Article seeks to show deaf people are equally as competent to serve on a juror as any other person, and the idea they are not is unsupported.
- Permitting Prejudice to Govern: Equal Protection, Military Deference, and the Exclusion of Lesbians and Gay Men from the Military
- A Judge Shapes and Manages Institutional Reform: School Desegregation in Buffalo
- The Political Economy of the Dormant Commerce Clause
- Equal Protection and a Deaf Person's Right to Serve as a Juror
- The Fair Housing Amendments Act of 1988: New Strategies for New Procedures
- Representation of Clients with Disabilities: Issues of Ethics and Control
- The Remedies Gap: Compensation and Implementation under the Education for All Handicapped Children Act
- Helping the Mute to Speak: The Availability of Augmentative Communication Devices under Medicaid
In Depth Reading
Volume 17 Issue 1
The Court should rethink its commerce clause jurisprudence to better align with modem economic realities already recognized by the Court's other decisions.
A judge's role in the desegregation of Buffalo's schools after Brown presents an example for a new role of the judiciary in institutional reform cases.
Exluding lesbians and gay men from the military is unconstitutional, and courts are not required by their deference to the military to allow the discrimination.
Volume 17 Issue 2
In recent years, the increased denial of benefits to people who are "eligible" for pubilc assitance has had devestating effects, and reforms are neccessary.
Unfortunately the command for racial neutrality in the law follows a two-century history of racism and its consequences for racial minorities today.
Industry practice reveals that subcontracting must be considered a mandatory subject of collective bargaining, despite the Court's relaxtion of this duty.
One way to aid Social Security disability claimants is to enforce the recent articulation of the Treating Physician Rule as a Morgan evidentiary presumption.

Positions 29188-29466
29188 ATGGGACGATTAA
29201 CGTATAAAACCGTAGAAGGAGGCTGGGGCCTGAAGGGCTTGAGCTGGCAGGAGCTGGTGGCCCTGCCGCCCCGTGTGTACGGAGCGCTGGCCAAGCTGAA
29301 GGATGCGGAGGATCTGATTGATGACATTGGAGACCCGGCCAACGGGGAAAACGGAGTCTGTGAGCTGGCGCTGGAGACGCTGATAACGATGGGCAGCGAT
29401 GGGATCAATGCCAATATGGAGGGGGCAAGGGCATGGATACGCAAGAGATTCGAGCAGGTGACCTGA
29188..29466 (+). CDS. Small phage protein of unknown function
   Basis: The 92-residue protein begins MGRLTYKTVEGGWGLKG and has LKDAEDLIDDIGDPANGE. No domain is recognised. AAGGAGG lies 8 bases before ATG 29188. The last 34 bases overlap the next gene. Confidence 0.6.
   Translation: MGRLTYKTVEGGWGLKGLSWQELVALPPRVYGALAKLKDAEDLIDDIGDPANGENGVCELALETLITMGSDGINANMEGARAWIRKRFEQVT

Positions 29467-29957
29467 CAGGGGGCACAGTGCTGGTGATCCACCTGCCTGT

Volume 17 Issue 3
Broad-based reform of the law regarding attorney's fees is necessary to remedy the lack of attorney willing to represent clients in civil rights cases.
An examination of the use of law in South Africa during Apartheid to control the black majority, and how conflict shaped the law and legal cutlure.
This Article focuses on the reproductive freedom issues that arise in the context of AIDS and HIV infection in pregnant women and women of childbearing age.
Suggestions states can take to avail themselves of the Family Support Act's opportunities and to avoid its pitfalls, using a California program as an example.
Volume 17 Issue 4
Exploration of the reasons behind the historic lack of traditional damage remedies on behalf of those with mental disabilities.
This Article analyzes ways to further client-centered legal representationof clients with mental disabilities.
This article provides guidance to those representing litigants in housing discrimination matters to negotiate the procedural choices provided by the FHAA.
The absence of competent remedies in the Education for All Handicapped Children Act, the "remedies gap," has exacerbated implementation problems.